Stress is something that we will inevitably encounter throughout our lives. It isn’t all bad or maladaptive, but how we manage it can make a significant difference in our lives. The degree of stress we feel impacts how we show up in the world including both how we relate and how we do the work before us each day.
In this episode, Mireille and Adam discuss the impact of stress on our systems including the role of different stress hormones on our immune system, cardiovascular system and our metabolism. Like many other conversations on previous episodes, we provide research relative to the value of relationships as having close connections helps us all combat the stress that loneliness can cause as well. When we utilize resources to support us as well as set limits on what we expose ourselves to and focus our attention to, we have the opportunity to better navigate the stresses of our lives.
It has become even more clear to me during the era of COVID-19 that poor communication is the reason systems and relationships fail. Every time I’ve failed to get what myself, my team, or a community wanted out of an engineering team was because I neglected to communicate why and how it would be impactful to them in a digestible way.
In this post, I share a few lessons learned as a non-technical launching hardware and software products over the last decade. We’ll explore tactics and skills teams can use to communicate more effectively.
When you lack clarity or have uncertainty for a direction or goal, it’s going to be difficult to succeed in your actions. Today Mireille and Adam discuss the topic of clear communication and expectation, two of the most important ingredients of success. How do we create better clarity? Like so many things — clarity begins with awareness, and awareness of yourself. You have to know what you want and what you value in life. We must assume 100% responsibility for creating our own clarity in our lives. After all, “if you don’t have clarity, you are operating from assumption.”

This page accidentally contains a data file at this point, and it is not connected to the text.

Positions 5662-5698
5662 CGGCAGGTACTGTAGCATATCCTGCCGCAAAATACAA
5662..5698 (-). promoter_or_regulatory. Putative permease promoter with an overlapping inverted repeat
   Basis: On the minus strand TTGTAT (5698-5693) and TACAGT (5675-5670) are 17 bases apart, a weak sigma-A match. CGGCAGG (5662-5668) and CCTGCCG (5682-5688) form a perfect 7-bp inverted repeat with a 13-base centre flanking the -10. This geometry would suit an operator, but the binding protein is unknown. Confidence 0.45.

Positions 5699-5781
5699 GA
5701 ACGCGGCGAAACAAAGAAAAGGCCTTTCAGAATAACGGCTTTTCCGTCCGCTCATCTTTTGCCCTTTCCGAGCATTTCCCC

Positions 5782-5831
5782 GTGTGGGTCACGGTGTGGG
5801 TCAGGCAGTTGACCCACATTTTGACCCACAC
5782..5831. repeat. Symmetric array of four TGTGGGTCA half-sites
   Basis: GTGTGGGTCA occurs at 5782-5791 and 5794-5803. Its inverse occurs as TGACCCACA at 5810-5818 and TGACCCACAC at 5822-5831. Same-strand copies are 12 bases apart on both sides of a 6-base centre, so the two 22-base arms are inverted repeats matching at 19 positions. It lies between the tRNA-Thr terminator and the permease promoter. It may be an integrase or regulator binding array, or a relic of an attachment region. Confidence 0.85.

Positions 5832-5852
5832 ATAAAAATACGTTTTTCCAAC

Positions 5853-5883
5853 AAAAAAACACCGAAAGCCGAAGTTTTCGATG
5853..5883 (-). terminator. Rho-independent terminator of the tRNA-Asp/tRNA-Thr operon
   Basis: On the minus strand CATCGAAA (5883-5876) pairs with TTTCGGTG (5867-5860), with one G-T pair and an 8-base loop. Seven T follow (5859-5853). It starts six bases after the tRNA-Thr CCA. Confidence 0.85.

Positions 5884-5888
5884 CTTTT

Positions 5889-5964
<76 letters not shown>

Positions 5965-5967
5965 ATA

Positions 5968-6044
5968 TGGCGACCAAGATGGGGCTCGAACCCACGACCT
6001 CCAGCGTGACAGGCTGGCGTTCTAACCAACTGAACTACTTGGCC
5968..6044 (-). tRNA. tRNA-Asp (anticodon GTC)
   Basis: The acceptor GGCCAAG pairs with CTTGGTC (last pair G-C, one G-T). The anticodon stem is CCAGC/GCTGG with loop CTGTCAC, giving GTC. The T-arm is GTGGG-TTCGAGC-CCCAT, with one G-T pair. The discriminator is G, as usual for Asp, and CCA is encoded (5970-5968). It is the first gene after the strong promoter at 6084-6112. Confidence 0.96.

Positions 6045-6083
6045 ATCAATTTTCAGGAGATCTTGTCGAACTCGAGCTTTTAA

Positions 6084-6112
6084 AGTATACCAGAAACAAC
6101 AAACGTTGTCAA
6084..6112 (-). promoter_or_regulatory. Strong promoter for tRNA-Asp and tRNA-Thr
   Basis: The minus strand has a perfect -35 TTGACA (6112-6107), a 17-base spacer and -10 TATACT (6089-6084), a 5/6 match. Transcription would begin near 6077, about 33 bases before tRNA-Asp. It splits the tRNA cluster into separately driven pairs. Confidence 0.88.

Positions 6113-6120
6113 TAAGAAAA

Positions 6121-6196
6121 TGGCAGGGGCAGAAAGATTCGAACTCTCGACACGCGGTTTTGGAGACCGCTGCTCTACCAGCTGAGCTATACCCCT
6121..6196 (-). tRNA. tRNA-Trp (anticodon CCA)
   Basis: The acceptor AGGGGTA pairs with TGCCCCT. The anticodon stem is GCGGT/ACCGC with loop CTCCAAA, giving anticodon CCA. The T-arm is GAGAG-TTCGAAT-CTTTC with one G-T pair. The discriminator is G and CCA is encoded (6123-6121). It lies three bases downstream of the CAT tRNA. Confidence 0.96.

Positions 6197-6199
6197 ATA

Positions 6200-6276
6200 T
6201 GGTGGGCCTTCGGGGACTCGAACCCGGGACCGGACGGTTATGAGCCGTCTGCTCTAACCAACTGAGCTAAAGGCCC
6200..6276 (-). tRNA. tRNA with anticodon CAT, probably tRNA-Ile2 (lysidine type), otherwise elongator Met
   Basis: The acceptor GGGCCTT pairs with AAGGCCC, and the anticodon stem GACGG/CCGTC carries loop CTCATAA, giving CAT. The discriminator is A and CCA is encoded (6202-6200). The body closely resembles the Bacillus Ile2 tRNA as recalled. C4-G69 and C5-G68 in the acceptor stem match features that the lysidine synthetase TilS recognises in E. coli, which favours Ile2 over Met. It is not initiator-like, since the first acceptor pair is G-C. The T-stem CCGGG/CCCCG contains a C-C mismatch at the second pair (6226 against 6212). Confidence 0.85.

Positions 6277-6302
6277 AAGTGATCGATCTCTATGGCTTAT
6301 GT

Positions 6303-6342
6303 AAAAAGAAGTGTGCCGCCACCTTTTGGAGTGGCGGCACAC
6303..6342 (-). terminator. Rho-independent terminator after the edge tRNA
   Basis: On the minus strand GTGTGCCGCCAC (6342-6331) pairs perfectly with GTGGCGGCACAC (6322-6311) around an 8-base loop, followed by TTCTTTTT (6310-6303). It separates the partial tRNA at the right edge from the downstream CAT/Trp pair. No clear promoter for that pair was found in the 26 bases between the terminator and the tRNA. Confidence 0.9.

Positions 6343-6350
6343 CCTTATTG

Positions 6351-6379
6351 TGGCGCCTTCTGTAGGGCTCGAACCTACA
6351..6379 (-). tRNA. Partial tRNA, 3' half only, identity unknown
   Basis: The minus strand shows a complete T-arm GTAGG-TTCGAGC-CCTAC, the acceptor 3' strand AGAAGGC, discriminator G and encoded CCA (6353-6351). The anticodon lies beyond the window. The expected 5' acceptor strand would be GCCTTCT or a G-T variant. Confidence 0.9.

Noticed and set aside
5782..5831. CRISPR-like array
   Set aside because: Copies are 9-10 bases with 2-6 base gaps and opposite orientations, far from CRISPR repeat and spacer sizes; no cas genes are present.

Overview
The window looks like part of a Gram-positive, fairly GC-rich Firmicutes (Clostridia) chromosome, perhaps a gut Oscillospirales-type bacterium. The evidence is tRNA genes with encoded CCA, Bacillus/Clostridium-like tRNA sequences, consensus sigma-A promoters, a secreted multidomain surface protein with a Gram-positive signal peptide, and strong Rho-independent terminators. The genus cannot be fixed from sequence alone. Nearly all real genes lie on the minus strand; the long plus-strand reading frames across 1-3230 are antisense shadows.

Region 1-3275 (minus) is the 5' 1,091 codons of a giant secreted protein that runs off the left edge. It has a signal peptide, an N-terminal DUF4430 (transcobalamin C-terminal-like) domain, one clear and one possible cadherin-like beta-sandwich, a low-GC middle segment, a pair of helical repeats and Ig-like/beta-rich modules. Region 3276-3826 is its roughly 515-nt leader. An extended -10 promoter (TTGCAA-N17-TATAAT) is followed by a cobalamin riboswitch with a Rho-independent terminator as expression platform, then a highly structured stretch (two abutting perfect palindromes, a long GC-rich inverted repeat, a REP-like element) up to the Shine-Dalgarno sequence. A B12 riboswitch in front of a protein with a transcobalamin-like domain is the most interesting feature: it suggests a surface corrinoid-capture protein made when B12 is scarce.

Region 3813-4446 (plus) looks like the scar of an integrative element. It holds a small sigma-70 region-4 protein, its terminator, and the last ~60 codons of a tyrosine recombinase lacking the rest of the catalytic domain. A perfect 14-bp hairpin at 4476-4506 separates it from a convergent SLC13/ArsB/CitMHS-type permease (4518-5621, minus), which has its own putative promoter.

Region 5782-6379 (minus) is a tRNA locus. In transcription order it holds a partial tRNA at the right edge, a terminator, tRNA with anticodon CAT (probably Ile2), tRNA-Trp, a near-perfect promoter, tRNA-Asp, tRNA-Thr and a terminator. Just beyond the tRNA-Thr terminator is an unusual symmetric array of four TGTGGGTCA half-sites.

Conflict is a part of everyday life. If you are connected to other humans, conflict will eventually occur. But what exactly is conflict? Where does it begin? How can it be resolved? In this episode, Mireille and Adam dive deep into those details to examine the framework of conflict end-to-end, to hopefully equip us with the tactics and skills we need to better navigate and resolve the conflict we encounter in our lives.
Depending on the project, the impact of biases can be completely different, from insignificant to dangerous for the survival of the project itself. … Come with me, I will show you what our enemy looks like, and how to bring it down with a sharp mind.
According to FBM, there are three things we need to do something: